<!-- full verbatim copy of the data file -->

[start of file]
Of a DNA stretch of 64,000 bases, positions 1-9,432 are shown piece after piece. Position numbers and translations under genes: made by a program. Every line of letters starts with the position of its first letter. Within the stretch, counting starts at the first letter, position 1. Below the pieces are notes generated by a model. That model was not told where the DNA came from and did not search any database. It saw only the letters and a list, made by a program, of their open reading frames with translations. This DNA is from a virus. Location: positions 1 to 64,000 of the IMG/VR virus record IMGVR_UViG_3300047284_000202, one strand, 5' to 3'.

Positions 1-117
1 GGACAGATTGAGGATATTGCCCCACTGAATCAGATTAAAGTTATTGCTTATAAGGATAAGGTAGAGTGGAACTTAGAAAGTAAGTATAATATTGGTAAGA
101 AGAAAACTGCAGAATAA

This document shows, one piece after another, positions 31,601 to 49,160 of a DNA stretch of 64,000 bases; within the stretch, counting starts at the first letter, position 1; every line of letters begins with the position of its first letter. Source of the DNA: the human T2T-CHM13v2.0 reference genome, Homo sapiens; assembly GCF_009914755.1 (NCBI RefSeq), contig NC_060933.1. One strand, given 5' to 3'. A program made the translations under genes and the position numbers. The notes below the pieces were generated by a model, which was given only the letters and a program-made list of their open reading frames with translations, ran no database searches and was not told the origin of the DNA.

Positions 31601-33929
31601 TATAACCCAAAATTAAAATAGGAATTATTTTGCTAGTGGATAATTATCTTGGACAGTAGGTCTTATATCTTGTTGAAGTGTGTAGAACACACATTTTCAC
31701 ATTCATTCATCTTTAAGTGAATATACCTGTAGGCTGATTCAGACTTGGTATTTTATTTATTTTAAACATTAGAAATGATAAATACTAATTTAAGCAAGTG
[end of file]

Of a DNA stretch of 64,000 bases, positions 1-9,432 are shown piece after piece. Position numbers and translations under genes: made by a program. Every line of letters starts with the position of its first letter. Within the stretch, counting starts at the first letter, position 1. Below the pieces are notes generated by a model. That model was not told where the DNA came from and did not search any database. It saw only the letters and a list, made by a program, of their open reading frames with translations. This DNA is from a virus. Location: positions 1 to 64,000 of the IMG/VR virus record IMGVR_UViG_3300047284_000202, one strand, 5' to 3'.

Positions 1-117
1 GGACAGATTGAGGATATTGCCCCACTGAATCAGATTAAAGTTATTGCTTATAAGGATAAGGTAGAGTGGAACTTAGAAAGTAAGTATAATATTGGTAAGA
101 AGAAAACTGCAGAATAA

This document shows, one piece after another, positions 31,601 to 49,160 of a DNA stretch of 64,000 bases; within the stretch, counting starts at the first letter, position 1; every line of letters begins with the position of its first letter. Source of the DNA: the human T2T-CHM13v2.0 reference genome, Homo sapiens; assembly GCF_009914755.1 (NCBI RefSeq), contig NC_060933.1. One strand, given 5' to 3'. A program made the translations under genes and the position numbers. The notes below the pieces were generated by a model, which was given only the letters and a program-made list of their open reading frames with translations, ran no database searches and was not told the origin of the DNA.

Positions 31601-33929
31601 TATAACCCAAAATTAAAATAGGAATTATTTTGCTAGTGGATAATTATCTTGGACAGTAGGTCTTATATCTTGTTGAAGTGTGTAGAACACACATTTTCAC
31701 ATTCATTCATCTTTAAGTGAATATACCTGTAGGCTGATTCAGACTTGGTATTTTATTTATTTTAAACATTAGAAATGATAAATACTAATTTAAGCAAGTG